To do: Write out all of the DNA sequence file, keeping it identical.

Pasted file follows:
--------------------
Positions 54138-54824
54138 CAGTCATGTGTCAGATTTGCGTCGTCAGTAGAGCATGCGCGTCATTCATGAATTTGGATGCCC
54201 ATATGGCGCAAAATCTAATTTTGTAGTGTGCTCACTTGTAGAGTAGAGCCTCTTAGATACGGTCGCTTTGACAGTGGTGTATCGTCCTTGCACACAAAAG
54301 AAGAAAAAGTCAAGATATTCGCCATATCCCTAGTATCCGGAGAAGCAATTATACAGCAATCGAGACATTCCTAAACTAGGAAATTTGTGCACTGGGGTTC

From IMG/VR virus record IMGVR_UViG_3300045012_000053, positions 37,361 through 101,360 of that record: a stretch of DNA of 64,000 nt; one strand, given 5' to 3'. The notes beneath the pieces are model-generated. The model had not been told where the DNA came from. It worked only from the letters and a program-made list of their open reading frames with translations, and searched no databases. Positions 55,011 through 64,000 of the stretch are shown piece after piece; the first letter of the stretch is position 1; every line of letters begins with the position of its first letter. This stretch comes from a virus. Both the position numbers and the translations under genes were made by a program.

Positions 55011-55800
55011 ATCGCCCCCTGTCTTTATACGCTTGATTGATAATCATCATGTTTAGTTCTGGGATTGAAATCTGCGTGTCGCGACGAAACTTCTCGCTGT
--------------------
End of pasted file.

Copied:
Positions 54138-54824
54138 CAGTCATGTGTCAGATTTGCGTCGTCAGTAGAGCATGCGCGTCATTCATGAATTTGGATGCCC
54201 ATATGGCGCAAAATCTAATTTTGTAGTGTGCTCACTTGTAGAGTAGAGCCTCTTAGATACGGTCGCTTTGACAGTGGTGTATCGTCCTTGCACACAAAAG
54301 AAGAAAAAGTCAAGATATTCGCCATATCCCTAGTATCCGGAGAAGCAATTATACAGCAATCGAGACATTCCTAAACTAGGAAATTTGTGCACTGGGGTTC

From IMG/VR virus record IMGVR_UViG_3300045012_000053, positions 37,361 through 101,360 of that record: a stretch of DNA of 64,000 nt; one strand, given 5' to 3'. The notes beneath the pieces are model-generated. The model had not been told where the DNA came from. It worked only from the letters and a program-made list of their open reading frames with translations, and searched no databases. Positions 55,011 through 64,000 of the stretch are shown piece after piece; the first letter of the stretch is position 1; every line of letters begins with the position of its first letter. This stretch comes from a virus. Both the position numbers and the translations under genes were made by a program.

Positions 55011-55800
55011 ATCGCCCCCTGTCTTTATACGCTTGATTGATAATCATCATGTTTAGTTCTGGGATTGAAATCTGCGTGTCGCGACGAAACTTCTCGCTGT